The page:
When you reap the harvest of your land, you shall not reap to the very edges of your field, or gather the gleanings of your harvest. You shall not strip your vineyard bare, or gather the fallen grapes of your vineyard; you shall leave them for the poor and the alien: I am the LORD your God (vv. 9-10, NRSV).
In the Jewish tradition that shaped Jesus, justice and righteousness were interchangeable things. To be a righteous person meant to do what was right: to love, to treat neighbors and aliens with compassion, and to call society to a higher standard of justice. The prophetic tradition of Isaiah, Jeremiah, Amos, and Micah was the tradition to which Jesus belongs: we love and honor God not solely by worship, but by behaving with justice, kindness, and mercy to the widow, the orphan, the alien.
In Jesus' own understanding of the Law, we find something similar: the student of the Law who prompts Jesus to tell the parable of the Good Samaritan knows what God's Law asks, and Jesus affirms it (Lk. 10:25-28):
Just then a lawyer stood up to test Jesus. "Teacher," he said, "what must I do to inherit eternal life?"
He said to him, "What is written in the law? What do you read there?"
He answered, "You shall love the Lord your God with all your heart, and with all your soul, and with all your strength, and with all your mind; and your neighbor as yourself."
And he said to him, "You have given the right answer; do this, and you will live."
We love God, which means we should have no other gods (including such cultural gods as wealth, power, fame, or security) before God.
We love our neighbors, which means we are faithful in our care and compassion for those around us, and for those far away who we discover are suffering or require help.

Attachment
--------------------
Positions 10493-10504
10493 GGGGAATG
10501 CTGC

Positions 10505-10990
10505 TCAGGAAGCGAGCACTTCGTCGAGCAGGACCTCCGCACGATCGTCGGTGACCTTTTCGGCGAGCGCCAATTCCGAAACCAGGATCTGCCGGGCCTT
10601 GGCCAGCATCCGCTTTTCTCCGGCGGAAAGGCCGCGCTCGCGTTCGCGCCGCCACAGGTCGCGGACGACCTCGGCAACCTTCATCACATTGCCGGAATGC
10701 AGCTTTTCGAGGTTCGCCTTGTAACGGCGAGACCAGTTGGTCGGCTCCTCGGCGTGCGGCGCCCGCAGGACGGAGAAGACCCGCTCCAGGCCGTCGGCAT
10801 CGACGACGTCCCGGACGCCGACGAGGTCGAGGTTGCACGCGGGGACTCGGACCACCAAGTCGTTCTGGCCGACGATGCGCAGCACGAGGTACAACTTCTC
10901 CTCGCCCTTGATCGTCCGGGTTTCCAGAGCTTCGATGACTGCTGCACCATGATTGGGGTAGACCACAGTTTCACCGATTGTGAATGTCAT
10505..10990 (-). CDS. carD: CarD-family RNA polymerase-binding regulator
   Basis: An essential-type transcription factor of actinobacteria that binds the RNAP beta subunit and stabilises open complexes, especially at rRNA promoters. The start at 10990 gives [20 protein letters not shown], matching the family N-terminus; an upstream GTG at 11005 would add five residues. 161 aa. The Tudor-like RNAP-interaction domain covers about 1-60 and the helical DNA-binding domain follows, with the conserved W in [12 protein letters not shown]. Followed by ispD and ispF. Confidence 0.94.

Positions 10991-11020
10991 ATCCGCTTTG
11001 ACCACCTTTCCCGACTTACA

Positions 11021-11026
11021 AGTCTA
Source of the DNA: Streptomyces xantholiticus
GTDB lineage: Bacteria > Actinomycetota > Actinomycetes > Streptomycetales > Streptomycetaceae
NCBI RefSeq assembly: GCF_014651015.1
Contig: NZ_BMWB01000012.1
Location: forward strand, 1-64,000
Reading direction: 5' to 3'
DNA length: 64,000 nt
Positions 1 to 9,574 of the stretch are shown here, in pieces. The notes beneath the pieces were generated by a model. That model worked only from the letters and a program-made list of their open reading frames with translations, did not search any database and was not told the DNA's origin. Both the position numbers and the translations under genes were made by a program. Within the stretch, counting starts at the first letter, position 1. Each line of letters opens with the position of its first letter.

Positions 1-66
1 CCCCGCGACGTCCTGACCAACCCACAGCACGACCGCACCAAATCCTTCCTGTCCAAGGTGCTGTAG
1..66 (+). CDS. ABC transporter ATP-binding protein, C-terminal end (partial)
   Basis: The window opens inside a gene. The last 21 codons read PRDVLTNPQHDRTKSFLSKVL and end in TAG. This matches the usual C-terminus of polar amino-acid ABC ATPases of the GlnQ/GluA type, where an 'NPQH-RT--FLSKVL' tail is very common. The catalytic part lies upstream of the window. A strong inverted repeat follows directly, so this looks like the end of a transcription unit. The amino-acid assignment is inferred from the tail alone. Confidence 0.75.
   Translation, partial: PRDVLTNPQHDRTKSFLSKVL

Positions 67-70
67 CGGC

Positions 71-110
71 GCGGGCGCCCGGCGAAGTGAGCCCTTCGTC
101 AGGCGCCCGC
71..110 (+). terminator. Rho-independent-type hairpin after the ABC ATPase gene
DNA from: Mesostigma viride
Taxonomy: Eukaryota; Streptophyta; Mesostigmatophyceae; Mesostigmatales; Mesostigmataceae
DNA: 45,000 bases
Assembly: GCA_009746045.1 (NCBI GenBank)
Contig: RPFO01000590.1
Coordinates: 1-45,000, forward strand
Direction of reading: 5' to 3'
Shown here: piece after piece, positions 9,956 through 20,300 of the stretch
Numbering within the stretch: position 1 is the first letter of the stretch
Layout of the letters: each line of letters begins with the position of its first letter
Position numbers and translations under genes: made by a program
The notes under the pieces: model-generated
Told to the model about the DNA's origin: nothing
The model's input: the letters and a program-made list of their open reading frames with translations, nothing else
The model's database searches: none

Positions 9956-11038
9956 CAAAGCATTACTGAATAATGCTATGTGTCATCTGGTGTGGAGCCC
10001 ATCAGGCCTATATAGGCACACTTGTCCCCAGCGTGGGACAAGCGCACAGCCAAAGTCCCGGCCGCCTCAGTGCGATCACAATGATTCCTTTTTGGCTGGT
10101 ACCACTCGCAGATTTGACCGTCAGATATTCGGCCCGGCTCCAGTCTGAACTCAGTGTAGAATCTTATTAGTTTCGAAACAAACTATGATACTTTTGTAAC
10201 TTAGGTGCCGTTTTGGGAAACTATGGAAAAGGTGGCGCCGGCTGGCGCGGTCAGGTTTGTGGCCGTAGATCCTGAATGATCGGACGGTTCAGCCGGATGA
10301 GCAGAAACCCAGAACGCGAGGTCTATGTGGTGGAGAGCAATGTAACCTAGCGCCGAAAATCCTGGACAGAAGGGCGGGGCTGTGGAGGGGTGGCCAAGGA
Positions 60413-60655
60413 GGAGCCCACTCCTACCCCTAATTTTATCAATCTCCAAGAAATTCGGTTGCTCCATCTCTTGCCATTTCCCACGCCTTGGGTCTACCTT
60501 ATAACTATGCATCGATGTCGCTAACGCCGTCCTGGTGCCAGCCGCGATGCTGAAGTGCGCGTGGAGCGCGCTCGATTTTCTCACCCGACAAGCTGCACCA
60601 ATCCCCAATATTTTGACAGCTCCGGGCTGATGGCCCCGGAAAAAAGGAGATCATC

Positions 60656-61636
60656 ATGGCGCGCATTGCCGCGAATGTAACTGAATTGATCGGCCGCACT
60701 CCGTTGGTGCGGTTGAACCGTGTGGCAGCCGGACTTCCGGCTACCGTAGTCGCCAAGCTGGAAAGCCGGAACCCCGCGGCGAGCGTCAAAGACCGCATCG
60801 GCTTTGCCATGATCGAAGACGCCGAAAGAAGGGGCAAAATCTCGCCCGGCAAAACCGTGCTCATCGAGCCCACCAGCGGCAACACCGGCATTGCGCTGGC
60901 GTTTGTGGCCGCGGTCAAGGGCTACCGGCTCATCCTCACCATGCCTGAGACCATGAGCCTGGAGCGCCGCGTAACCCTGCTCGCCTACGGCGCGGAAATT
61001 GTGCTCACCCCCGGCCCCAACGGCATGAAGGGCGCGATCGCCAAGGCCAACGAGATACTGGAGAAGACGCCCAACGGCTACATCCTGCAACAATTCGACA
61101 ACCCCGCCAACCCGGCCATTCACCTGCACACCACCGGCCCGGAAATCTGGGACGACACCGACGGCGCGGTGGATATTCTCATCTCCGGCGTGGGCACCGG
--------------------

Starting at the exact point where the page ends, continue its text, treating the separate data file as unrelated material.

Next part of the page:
And while these are not our natural human inclinations, we find it recorded in diverse sources in the Christian tradition that the Law of God is written on human hearts, and if we will rediscover it, or if we will turn to God and thus make ourselves able to discover it, we will be able to recognize Divine Law within Natural Law. So it is that, as Thomas Aquinas says, the eternal law is the plan by which all creation is ordered, while the natural law is the plan by which human beings participate in the eternal law (Summa Theologica IaIIae 91,1-2).
Calvin, who gave a lot of thought to how a government might be shaped by those who love God, wrote similarly that the tables of God's Law are spelled out to us by the inner Law written on our hearts (Institutes II/8/1), and he concluded that God's Law tells us
We are not our own, to do whatever our desires dictate, but must obey God implicitly and agree to everything God asks. The Law teaches that justice and integrity are pleasing to God, and injustice is abhorrent. So if we do not want to rebel against our Maker with flagrant ingratitude, we must spend our whole lives in following righteousness. (Institutes II/8/2)
And righteousness, as the Hebrew prophetic tradition and Jesus' life and teachings tell us, is not simply about personal piety, but about living with justice: dealing justly with the widow, orphan, and alien, or as Jesus expands the bubble, with the prostitute and tax collector, with the lame, deaf, and blind, with the hungry, with the demon-possessed, with our neighbors wherever they may be.
Even if they are our enemies.
We are called to do this in our personal lives; we are called to do justice in the lives of our faith communities. Are we then also called to do justice in the ultimate community we call our state or government? Should our laws, taxes, policies, and programs be designed to do justice?
In Book Three, Chapter Seven of the Institutes, Calvin wrote that we owed ourselves to our neighbors, that we were simply the stewards of God's good gifts who would someday be called to account, and that "The Lord commands us to do good to everyone without exception," because the image of God exists in every human being, and so no matter who needs our help, we "have no excuse for refusing it" (Institutes 3/7/6).
I would argue that this applies in all the spheres of our lives.
Next week we'll consider the teachings of more contemporary theologians and the recent uproar about whether social justice is Christian as we conclude our look at some fundamentals of taxation, rights, and responsibilities. Until then, may the blessing of the God of righteousness be upon you, and bring you safely back to our conversation.